\item \textbf{HP} (Hit Points) represents how much damage the player can take before death. The number in brackets is the player's maximum HP.
        \item \textbf{Str} (Strength) represents how strong the player is. The number in brackets is the player's maximum strength.
        \item \textbf{HP} (Hit Points) represents how much damage the player can take before death.
            The number in brackets is the player's maximum HP.
        \item \textbf{Str} (Strength) represents how strong the player is.
            The number in brackets is the player's maximum strength.
        \item \textbf{Gold} is how many gold coins the player has collected.
        \item \textbf{Arm} (Armour) is the player's current armour rating. Higher is better.
        \item \textbf{Exp} shows the player's experience level and total experience points. When the player earns enough experience points, the player's experience level increases, increasing the player's maximum HP.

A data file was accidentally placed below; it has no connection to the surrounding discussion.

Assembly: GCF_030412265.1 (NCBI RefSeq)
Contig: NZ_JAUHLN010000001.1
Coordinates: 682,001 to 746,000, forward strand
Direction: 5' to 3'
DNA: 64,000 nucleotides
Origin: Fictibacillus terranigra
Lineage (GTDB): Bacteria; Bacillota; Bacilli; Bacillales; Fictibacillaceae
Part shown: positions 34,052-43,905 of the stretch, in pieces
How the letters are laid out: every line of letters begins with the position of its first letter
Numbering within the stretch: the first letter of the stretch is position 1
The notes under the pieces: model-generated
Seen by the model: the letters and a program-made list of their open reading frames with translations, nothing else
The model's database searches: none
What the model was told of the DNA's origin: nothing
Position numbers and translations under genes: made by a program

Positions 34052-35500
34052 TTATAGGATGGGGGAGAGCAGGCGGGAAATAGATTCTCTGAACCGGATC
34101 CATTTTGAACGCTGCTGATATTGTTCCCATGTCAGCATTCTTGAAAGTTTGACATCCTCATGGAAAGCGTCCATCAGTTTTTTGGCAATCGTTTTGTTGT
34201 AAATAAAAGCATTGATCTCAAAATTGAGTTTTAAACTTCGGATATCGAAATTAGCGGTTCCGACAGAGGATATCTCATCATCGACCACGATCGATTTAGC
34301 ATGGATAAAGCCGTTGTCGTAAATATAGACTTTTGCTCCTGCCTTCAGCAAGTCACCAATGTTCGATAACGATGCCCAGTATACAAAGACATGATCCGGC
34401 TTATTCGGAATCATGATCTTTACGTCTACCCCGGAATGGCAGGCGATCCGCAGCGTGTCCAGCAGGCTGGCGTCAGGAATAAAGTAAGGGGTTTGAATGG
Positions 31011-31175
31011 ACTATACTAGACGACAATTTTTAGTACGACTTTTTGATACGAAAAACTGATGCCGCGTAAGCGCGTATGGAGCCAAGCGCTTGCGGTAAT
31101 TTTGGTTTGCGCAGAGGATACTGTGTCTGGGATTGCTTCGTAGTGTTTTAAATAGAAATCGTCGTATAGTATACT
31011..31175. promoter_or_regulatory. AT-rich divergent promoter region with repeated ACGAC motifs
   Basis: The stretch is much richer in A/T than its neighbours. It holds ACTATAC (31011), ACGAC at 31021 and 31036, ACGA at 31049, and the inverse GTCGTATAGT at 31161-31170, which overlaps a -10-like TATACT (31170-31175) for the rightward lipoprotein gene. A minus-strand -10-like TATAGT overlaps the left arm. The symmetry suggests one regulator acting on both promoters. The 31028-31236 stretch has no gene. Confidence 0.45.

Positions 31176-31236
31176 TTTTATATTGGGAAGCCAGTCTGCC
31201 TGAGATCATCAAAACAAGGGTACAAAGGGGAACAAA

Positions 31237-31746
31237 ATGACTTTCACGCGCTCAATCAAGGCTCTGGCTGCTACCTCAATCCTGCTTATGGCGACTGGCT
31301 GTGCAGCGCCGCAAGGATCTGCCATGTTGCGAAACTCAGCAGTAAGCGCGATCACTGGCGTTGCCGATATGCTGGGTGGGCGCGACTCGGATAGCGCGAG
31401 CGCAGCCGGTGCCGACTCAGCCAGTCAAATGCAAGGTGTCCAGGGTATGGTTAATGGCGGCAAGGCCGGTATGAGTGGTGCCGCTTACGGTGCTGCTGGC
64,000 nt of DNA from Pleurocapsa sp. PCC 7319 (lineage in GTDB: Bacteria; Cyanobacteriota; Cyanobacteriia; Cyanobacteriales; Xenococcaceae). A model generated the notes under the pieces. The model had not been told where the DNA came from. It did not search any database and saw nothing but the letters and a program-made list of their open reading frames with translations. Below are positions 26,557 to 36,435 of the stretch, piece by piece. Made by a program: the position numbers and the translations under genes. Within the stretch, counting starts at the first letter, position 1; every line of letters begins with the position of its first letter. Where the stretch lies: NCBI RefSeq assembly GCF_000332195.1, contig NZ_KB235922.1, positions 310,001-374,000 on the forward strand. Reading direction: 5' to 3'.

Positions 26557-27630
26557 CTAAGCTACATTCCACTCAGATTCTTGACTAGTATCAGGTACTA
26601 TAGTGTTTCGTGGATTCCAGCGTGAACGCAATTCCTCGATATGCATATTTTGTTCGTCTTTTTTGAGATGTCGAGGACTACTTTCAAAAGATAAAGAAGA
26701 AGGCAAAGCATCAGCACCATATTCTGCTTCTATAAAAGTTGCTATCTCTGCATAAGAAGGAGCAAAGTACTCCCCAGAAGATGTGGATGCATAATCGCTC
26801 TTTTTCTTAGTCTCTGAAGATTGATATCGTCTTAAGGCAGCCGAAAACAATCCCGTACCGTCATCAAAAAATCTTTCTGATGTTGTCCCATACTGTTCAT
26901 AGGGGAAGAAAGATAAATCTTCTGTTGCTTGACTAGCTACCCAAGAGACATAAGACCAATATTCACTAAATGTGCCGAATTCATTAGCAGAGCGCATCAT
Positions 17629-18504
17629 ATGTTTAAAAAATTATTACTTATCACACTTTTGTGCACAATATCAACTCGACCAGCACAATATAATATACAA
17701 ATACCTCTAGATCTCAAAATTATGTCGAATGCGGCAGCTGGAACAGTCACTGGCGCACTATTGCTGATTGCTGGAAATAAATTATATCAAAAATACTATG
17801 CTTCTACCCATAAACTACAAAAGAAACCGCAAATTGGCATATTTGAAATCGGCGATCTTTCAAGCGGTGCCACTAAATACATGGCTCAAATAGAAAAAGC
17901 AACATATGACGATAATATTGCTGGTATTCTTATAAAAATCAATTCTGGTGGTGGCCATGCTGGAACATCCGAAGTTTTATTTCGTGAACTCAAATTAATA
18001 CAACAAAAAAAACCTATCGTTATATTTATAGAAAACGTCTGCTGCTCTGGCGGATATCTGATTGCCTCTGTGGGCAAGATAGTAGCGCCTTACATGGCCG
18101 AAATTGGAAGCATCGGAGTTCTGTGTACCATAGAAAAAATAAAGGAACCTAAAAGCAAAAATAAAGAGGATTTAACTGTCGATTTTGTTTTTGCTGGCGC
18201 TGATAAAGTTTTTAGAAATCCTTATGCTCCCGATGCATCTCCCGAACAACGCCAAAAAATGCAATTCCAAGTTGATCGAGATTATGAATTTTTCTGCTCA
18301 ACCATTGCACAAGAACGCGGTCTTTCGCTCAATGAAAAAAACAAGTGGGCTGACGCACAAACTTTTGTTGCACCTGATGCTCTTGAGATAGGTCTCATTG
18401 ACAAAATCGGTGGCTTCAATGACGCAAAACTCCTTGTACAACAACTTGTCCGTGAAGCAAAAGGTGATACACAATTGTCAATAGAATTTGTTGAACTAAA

\item \textbf{Arm} (Armour) is the player's current armour rating.
            Higher is better.
        \item \textbf{Exp} shows the player's experience level and total experience points.
            When the player earns enough experience points, the player's experience level increases, increasing the player's maximum HP.
    \end{itemize}

    \subsubsection{Items}
    \subsubsection{Items}\label{subsubsec:items}

    There are a wide variety of items the player can use, such as potions, scrolls, weapons and armour.
    Some items need to be identified before the player knows what it will do.